Just a quick update on the January 1, 2011 New Year’s Parade. There’s a lot of talk about the parade starting one hour later. That is not a done deal. While there are those who are advocating for that, there are others who have some concerns, including its impact on the cost of the parade and impact on the indoor performances. The one hour later start time could happen, but as of this date, the City of Philadelphia has not yet made a final decision on changing the start time of the parade.
We honored a Mummers legend on a night to remember in a room and a city of memories. In Philadelphia, in the Crystal Tea Room, Mummery said farewell to Mickey Adams, retiring Captain of Bill McIntyre’s Shooting Stars Fancy Brigade. Hundreds of Mummers from across the 5 divisions dined and joked, talked and cried in an emotional evening in which the best of the Mummer tradition shined. It was a Captain’s Night of Captain’s Nights.
Mickey Adams has been a Mummer most of his life and led the Shooting Stars as Captain for 20 parades. In that time he won more first prizes than any Captain in the Brigades and led the Stars to 1st Prize as a club nearly one out of every two times the Brigade hit Broad Street. Mickey was always trying to come up with new ideas and push the envelope. He reigned in a time of explosive change for the Fancy Brigades and made the most of it.
What some folks didn’t know is that for all of his success, he still got nervous on New Year’s morning. Mr. Adams would even, well, let’s just say he’d get a little sick to his stomach, and then he’d go out into the lights and win.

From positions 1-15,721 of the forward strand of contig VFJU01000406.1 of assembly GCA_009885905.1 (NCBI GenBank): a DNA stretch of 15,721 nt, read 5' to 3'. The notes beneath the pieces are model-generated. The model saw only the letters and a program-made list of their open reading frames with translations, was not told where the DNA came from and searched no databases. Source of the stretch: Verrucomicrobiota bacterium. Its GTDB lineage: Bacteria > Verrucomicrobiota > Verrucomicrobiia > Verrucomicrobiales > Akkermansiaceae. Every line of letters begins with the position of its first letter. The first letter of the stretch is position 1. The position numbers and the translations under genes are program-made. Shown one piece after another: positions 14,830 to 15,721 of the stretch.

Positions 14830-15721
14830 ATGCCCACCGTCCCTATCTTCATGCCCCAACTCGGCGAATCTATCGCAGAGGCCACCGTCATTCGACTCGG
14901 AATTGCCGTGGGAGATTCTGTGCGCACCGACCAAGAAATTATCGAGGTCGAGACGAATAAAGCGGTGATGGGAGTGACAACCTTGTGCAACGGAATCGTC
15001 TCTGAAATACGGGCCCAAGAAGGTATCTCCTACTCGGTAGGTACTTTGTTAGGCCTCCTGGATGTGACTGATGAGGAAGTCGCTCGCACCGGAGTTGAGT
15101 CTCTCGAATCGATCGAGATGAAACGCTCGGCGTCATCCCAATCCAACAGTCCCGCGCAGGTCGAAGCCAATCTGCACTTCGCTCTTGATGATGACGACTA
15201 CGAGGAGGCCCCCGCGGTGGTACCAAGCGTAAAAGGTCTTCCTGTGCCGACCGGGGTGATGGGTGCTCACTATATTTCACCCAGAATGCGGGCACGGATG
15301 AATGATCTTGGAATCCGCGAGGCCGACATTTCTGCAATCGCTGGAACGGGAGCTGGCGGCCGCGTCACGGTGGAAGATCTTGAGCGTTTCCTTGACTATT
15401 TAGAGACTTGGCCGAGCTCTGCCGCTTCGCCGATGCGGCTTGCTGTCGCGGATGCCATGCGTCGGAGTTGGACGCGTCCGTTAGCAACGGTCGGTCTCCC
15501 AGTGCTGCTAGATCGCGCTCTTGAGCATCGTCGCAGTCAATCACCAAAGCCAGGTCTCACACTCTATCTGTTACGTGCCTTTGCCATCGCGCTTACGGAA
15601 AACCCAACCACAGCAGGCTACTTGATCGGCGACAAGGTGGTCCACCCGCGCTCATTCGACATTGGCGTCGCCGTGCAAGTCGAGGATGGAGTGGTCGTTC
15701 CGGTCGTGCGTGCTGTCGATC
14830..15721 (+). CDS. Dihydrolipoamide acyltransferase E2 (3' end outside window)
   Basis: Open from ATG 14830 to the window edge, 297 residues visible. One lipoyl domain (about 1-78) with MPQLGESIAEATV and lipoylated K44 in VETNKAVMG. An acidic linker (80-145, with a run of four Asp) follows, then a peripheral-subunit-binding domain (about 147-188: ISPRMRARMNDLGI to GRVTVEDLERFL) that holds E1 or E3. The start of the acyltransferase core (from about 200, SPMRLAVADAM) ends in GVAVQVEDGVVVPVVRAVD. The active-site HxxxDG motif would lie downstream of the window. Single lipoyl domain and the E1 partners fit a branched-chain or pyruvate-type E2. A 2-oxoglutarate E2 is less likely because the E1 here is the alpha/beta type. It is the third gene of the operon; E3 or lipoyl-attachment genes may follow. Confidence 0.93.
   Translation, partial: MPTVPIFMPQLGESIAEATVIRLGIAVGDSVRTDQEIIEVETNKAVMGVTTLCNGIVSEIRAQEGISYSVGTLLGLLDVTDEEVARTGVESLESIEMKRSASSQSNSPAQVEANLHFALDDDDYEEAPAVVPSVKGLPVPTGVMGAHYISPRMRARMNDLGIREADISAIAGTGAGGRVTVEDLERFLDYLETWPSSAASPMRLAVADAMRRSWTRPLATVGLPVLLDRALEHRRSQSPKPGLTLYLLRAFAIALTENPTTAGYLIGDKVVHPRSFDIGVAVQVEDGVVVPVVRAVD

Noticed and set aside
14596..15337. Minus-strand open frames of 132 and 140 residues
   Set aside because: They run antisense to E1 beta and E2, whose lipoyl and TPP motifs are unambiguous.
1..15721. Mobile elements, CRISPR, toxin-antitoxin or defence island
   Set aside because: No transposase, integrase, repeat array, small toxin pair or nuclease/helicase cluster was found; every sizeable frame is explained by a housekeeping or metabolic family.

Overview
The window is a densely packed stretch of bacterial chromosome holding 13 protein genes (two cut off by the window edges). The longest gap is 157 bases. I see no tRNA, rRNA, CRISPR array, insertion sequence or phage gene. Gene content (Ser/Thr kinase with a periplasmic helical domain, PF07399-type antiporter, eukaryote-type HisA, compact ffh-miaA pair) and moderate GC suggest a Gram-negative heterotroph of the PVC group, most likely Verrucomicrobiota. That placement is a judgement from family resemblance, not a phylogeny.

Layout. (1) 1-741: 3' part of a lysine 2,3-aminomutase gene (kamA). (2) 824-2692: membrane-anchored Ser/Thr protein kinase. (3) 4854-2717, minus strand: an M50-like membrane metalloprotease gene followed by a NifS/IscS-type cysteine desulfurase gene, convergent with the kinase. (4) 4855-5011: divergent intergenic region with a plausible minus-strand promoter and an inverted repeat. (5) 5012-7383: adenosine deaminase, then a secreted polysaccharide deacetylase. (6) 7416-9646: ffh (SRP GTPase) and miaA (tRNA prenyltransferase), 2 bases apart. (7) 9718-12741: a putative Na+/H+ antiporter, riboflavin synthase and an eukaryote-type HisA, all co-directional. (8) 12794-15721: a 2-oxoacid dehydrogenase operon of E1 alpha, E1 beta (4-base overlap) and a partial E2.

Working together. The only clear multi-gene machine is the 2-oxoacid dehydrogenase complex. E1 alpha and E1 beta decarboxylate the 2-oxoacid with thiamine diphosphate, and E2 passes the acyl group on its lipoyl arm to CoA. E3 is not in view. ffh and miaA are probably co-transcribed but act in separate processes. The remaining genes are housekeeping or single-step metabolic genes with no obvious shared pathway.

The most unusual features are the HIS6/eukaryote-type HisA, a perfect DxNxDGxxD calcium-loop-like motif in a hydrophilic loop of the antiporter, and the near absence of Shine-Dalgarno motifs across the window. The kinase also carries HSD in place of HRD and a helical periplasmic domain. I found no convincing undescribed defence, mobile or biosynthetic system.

Fred Keller of the Jokers Fancy Brigade commented in his praise of Mickey, “If I was better at this maybe I’d have all those prizes. You’re welcome, Mickey!” Truth is, Fred was great and by being so he and the other captains made Mickey’s accomplishments all the more awesome.
This record of success in a tradition of competition is in itself remarkable, but it is Mickey the man who brought String Bands, competitive Brigades and normally do-their-own thing Wench Brigades together to salute one of the all time greats of Mummery. One after another they stepped up to tell of Mickey’s impact. This impact was felt from design to costuming to choreography to production to presentation. But speaker after speaker commented on the impact of Mickey the leader, Mickey the man who lives up to the great name, Bill McIntyre.
Most telling were the words of his own family, his sons Michael and Brian, who spoke of a devoted father and husband and leader. Mickey’s daughters and his wife, Alice, were there, too. If anyone in the room felt more love than Mickey, it was Alice. At the end, out came the umbrellas, the saxophones and banjos struck up the tune and a strut for the ages erupted.
When Mickey spoke, you learned something that you did not know, or maybe just had forgotten. Mummery is more than a hobby, more than entertainment or tradition. It is about family, including the larger family of the club and the community. Mickey Adams was drill sergeant, accountant, cheerleader, brother and father to dozens, maybe hundreds of young men. It’s the part of the tradition we don’t see among the makeup, masks and feathers of New Year’s Day. There are great names in the humble tradition of Mummery. Names like Isaacs, Burke, Bowen, Shannon and McIntyre. Mickey Adams takes his place among them.
Here are some more images.